Skloot's meticulous, riveting account strikes a humanistic balance between sociological history, venerable portraiture and Petri dish politics.

Pub Date: Feb. 9, 2010

ISBN: 978-1-4000-5217-2

Page Count: 320

Publisher: Crown

Review Posted Online: Dec. 22, 2010

Kirkus Reviews Issue: Jan. 1, 2010

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A vivid sequel that strains credulity.


Fremont (After Long Silence, 1999) continues—and alters—her story of how memories of the Holocaust affected her family.

At the age of 44, the author learned that her father had disowned her, declaring her “predeceased”—or dead in his eyes—in his will. It was his final insult: Her parents had stopped speaking to her after she’d published After Long Silence, which exposed them as Jewish Holocaust survivors who had posed as Catholics in Europe and America in order to hide multilayered secrets. Here, Fremont delves further into her tortured family dynamics and shows how the rift developed. One thread centers on her life after her harrowing childhood: her education at Wellesley and Boston University, the loss of her virginity to a college boyfriend before accepting her lesbianism, her stint with the Peace Corps in Lesotho, and her decades of work as a lawyer in Boston. Another strand involves her fraught relationship with her sister, Lara, and how their difficulties relate to their father, a doctor embittered after years in the Siberian gulag; and their mother, deeply enmeshed with her own sister, Zosia, who had married an Italian count and stayed in Rome to raise a child. Fremont tells these stories with novelistic flair, ending with a surprising theory about why her parents hid their Judaism. Yet she often appears insensitive to the serious problems she says Lara once faced, including suicidal depression. “The whole point of suicide, I thought, was to succeed at it,” she writes. “My sister’s completion rate was pathetic.” Key facts also differ from those in her earlier work. After Long Silence says, for example, that the author grew up “in a small city in the Midwest” while she writes here that she grew up in “upstate New York,” changes Fremont says she made for “consistency” in the new book but that muddy its narrative waters. The discrepancies may not bother readers seeking psychological insights rather than factual accuracy, but others will wonder if this book should have been labeled a fictionalized autobiography rather than a memoir.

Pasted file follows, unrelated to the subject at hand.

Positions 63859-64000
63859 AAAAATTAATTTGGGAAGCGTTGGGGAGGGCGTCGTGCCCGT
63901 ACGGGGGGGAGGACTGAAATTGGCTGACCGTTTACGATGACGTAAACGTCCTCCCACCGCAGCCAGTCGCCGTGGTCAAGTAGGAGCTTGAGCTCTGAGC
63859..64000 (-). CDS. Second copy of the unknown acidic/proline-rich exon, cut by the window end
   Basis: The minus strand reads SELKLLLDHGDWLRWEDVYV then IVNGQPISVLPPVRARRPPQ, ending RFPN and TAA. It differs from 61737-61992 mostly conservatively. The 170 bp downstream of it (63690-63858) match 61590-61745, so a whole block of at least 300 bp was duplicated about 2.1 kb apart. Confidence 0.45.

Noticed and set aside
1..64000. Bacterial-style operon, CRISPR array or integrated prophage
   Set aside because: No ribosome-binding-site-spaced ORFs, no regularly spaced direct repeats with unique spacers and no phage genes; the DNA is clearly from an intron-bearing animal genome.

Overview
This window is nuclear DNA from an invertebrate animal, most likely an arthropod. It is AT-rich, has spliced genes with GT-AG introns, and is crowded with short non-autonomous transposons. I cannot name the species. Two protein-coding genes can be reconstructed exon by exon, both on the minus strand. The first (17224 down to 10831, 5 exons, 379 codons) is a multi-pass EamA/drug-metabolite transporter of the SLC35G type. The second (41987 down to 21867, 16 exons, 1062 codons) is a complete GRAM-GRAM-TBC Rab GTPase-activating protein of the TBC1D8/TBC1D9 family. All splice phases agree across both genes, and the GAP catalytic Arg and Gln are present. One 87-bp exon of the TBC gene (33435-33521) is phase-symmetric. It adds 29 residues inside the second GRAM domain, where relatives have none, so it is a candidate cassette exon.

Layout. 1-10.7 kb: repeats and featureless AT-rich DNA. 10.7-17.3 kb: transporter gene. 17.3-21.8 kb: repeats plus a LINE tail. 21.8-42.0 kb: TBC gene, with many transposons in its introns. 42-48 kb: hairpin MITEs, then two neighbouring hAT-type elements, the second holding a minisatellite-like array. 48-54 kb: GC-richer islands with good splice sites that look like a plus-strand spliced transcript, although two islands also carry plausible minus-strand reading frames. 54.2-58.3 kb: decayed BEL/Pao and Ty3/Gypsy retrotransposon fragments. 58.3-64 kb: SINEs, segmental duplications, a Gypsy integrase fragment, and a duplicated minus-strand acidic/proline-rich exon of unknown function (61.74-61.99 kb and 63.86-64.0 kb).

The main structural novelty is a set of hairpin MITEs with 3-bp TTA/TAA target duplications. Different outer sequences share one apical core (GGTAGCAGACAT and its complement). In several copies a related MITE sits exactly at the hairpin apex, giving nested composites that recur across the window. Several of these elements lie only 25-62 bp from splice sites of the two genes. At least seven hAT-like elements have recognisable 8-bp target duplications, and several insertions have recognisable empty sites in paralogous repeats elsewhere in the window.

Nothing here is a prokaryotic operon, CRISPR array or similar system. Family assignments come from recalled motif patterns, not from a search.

A vivid sequel that strains credulity.

Pub Date: Feb. 11, 2020

ISBN: 978-1-982113-60-5

Page Count: 352

Publisher: Gallery Books/Simon & Schuster

Review Posted Online: Oct. 21, 2019

Kirkus Reviews Issue: Nov. 15, 2019